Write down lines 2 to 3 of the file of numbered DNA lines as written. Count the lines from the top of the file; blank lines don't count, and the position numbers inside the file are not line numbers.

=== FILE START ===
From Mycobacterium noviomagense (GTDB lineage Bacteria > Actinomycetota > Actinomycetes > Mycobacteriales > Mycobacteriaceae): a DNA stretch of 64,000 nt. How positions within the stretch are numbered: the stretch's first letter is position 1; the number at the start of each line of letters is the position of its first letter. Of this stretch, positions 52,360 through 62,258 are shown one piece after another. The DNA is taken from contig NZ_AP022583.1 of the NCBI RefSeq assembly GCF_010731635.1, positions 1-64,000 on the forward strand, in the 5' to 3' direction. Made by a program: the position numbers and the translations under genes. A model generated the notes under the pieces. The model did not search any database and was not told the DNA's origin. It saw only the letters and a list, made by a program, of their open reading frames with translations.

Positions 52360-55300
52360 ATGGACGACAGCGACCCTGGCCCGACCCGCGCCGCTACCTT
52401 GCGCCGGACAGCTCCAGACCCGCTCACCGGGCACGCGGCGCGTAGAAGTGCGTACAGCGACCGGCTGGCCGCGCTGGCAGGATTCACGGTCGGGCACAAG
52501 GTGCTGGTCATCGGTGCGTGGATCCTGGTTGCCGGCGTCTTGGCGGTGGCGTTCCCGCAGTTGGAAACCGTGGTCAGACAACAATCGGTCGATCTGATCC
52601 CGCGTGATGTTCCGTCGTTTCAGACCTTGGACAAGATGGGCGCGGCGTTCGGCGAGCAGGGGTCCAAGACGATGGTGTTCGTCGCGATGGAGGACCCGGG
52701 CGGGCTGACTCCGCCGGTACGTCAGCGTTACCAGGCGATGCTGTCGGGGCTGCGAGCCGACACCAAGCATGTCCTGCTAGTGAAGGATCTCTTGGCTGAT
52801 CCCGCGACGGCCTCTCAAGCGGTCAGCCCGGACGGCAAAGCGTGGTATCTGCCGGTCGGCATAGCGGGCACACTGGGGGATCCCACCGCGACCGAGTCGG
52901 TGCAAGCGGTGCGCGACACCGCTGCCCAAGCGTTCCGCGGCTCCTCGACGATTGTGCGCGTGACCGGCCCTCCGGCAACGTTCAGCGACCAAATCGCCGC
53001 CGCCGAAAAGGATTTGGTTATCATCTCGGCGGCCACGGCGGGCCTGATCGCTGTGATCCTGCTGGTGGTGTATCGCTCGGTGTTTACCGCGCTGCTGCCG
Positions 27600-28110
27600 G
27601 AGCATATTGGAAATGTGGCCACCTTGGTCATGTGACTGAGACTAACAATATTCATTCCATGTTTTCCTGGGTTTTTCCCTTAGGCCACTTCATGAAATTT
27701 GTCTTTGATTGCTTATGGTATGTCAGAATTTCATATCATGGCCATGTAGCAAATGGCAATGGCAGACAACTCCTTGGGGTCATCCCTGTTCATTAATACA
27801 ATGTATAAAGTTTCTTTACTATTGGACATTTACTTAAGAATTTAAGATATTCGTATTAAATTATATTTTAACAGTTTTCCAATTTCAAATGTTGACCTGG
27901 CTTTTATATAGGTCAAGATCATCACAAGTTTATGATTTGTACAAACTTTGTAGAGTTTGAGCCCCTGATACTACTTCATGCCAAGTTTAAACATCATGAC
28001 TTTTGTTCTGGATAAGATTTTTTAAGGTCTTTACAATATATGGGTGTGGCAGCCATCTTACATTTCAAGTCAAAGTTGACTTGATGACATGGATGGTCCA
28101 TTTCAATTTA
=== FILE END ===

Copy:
Positions 52360-55300
52360 ATGGACGACAGCGACCCTGGCCCGACCCGCGCCGCTACCTT